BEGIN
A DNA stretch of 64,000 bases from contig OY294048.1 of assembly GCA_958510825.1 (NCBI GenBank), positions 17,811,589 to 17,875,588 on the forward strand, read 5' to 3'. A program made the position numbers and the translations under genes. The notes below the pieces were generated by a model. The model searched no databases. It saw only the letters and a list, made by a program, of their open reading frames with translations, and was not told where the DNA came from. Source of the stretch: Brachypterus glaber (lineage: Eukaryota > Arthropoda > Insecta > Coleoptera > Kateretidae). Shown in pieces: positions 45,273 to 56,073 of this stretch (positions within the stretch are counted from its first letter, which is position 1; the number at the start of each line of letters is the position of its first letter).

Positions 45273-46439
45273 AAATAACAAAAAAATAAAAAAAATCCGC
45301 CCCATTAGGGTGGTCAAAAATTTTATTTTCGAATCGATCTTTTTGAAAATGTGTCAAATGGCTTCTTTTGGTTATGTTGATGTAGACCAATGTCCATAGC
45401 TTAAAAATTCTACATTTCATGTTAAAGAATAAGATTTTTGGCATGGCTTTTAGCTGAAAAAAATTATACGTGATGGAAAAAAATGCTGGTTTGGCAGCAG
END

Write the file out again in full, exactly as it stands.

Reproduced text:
A DNA stretch of 64,000 bases from contig OY294048.1 of assembly GCA_958510825.1 (NCBI GenBank), positions 17,811,589 to 17,875,588 on the forward strand, read 5' to 3'. A program made the position numbers and the translations under genes. The notes below the pieces were generated by a model. The model searched no databases. It saw only the letters and a list, made by a program, of their open reading frames with translations, and was not told where the DNA came from. Source of the stretch: Brachypterus glaber (lineage: Eukaryota > Arthropoda > Insecta > Coleoptera > Kateretidae). Shown in pieces: positions 45,273 to 56,073 of this stretch (positions within the stretch are counted from its first letter, which is position 1; the number at the start of each line of letters is the position of its first letter).

Positions 45273-46439
45273 AAATAACAAAAAAATAAAAAAAATCCGC
45301 CCCATTAGGGTGGTCAAAAATTTTATTTTCGAATCGATCTTTTTGAAAATGTGTCAAATGGCTTCTTTTGGTTATGTTGATGTAGACCAATGTCCATAGC
45401 TTAAAAATTCTACATTTCATGTTAAAGAATAAGATTTTTGGCATGGCTTTTAGCTGAAAAAAATTATACGTGATGGAAAAAAATGCTGGTTTGGCAGCAG